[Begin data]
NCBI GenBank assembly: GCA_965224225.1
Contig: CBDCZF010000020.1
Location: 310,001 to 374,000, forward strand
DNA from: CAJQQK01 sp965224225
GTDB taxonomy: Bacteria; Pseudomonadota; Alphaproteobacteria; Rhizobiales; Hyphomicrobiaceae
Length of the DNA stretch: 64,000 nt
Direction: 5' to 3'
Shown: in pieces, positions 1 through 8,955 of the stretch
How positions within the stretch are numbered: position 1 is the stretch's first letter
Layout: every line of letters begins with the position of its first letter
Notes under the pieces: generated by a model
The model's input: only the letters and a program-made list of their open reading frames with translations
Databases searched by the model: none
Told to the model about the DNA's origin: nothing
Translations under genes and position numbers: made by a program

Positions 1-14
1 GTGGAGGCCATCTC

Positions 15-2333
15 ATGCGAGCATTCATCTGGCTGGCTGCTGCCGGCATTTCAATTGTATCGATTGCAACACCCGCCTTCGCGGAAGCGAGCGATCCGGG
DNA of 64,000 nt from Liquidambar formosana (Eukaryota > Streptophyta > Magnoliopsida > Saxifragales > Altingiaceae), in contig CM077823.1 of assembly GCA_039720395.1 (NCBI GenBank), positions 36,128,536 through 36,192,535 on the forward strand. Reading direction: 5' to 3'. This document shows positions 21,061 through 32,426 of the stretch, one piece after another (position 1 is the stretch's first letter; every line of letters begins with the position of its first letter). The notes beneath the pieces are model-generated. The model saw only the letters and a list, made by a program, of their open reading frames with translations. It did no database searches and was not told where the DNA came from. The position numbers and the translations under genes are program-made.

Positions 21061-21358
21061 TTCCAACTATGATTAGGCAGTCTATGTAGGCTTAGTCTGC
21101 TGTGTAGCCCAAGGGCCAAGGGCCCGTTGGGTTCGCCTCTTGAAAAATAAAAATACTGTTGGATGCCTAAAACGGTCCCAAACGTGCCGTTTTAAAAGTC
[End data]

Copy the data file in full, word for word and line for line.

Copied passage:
NCBI GenBank assembly: GCA_965224225.1
Contig: CBDCZF010000020.1
Location: 310,001 to 374,000, forward strand
DNA from: CAJQQK01 sp965224225
GTDB taxonomy: Bacteria; Pseudomonadota; Alphaproteobacteria; Rhizobiales; Hyphomicrobiaceae
Length of the DNA stretch: 64,000 nt
Direction: 5' to 3'
Shown: in pieces, positions 1 through 8,955 of the stretch
How positions within the stretch are numbered: position 1 is the stretch's first letter
Layout: every line of letters begins with the position of its first letter
Notes under the pieces: generated by a model
The model's input: only the letters and a program-made list of their open reading frames with translations
Databases searched by the model: none
Told to the model about the DNA's origin: nothing
Translations under genes and position numbers: made by a program

Positions 1-14
1 GTGGAGGCCATCTC

Positions 15-2333
15 ATGCGAGCATTCATCTGGCTGGCTGCTGCCGGCATTTCAATTGTATCGATTGCAACACCCGCCTTCGCGGAAGCGAGCGATCCGGG
DNA of 64,000 nt from Liquidambar formosana (Eukaryota > Streptophyta > Magnoliopsida > Saxifragales > Altingiaceae), in contig CM077823.1 of assembly GCA_039720395.1 (NCBI GenBank), positions 36,128,536 through 36,192,535 on the forward strand. Reading direction: 5' to 3'. This document shows positions 21,061 through 32,426 of the stretch, one piece after another (position 1 is the stretch's first letter; every line of letters begins with the position of its first letter). The notes beneath the pieces are model-generated. The model saw only the letters and a list, made by a program, of their open reading frames with translations. It did no database searches and was not told where the DNA came from. The position numbers and the translations under genes are program-made.

Positions 21061-21358
21061 TTCCAACTATGATTAGGCAGTCTATGTAGGCTTAGTCTGC
21101 TGTGTAGCCCAAGGGCCAAGGGCCCGTTGGGTTCGCCTCTTGAAAAATAAAAATACTGTTGGATGCCTAAAACGGTCCCAAACGTGCCGTTTTAAAAGTC